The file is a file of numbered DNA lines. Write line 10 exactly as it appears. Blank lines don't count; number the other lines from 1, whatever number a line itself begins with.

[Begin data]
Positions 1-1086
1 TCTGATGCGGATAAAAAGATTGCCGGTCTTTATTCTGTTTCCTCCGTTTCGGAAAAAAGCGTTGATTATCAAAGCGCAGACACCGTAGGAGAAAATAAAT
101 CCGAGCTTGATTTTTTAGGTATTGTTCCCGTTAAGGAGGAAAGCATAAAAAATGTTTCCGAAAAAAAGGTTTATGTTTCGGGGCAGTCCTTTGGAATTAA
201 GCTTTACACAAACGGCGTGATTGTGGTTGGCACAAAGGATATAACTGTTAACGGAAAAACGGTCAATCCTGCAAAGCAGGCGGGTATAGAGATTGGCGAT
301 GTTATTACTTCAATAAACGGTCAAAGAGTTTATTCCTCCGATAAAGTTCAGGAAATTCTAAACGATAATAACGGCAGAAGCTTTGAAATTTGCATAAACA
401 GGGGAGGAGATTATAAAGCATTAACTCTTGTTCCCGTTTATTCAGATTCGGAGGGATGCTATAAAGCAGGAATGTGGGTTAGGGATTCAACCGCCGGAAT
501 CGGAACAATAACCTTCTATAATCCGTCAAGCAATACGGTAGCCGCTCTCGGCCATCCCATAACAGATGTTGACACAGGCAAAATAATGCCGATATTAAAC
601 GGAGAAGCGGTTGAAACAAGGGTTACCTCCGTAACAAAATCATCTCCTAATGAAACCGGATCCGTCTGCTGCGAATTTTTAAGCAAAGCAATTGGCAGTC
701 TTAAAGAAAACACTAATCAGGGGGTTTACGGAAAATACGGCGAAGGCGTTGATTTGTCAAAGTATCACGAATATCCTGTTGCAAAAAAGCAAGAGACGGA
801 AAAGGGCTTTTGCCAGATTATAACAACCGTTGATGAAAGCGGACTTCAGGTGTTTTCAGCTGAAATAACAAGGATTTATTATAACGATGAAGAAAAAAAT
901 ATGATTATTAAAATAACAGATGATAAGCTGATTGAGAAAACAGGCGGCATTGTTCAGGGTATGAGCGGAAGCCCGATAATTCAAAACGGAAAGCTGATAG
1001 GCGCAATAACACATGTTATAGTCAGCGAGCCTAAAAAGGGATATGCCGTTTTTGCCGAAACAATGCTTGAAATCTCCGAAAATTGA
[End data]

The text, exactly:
801 AAAGGGCTTTTGCCAGATTATAACAACCGTTGATGAAAGCGGACTTCAGGTGTTTTCAGCTGAAATAACAAGGATTTATTATAACGATGAAGAAAAAAAT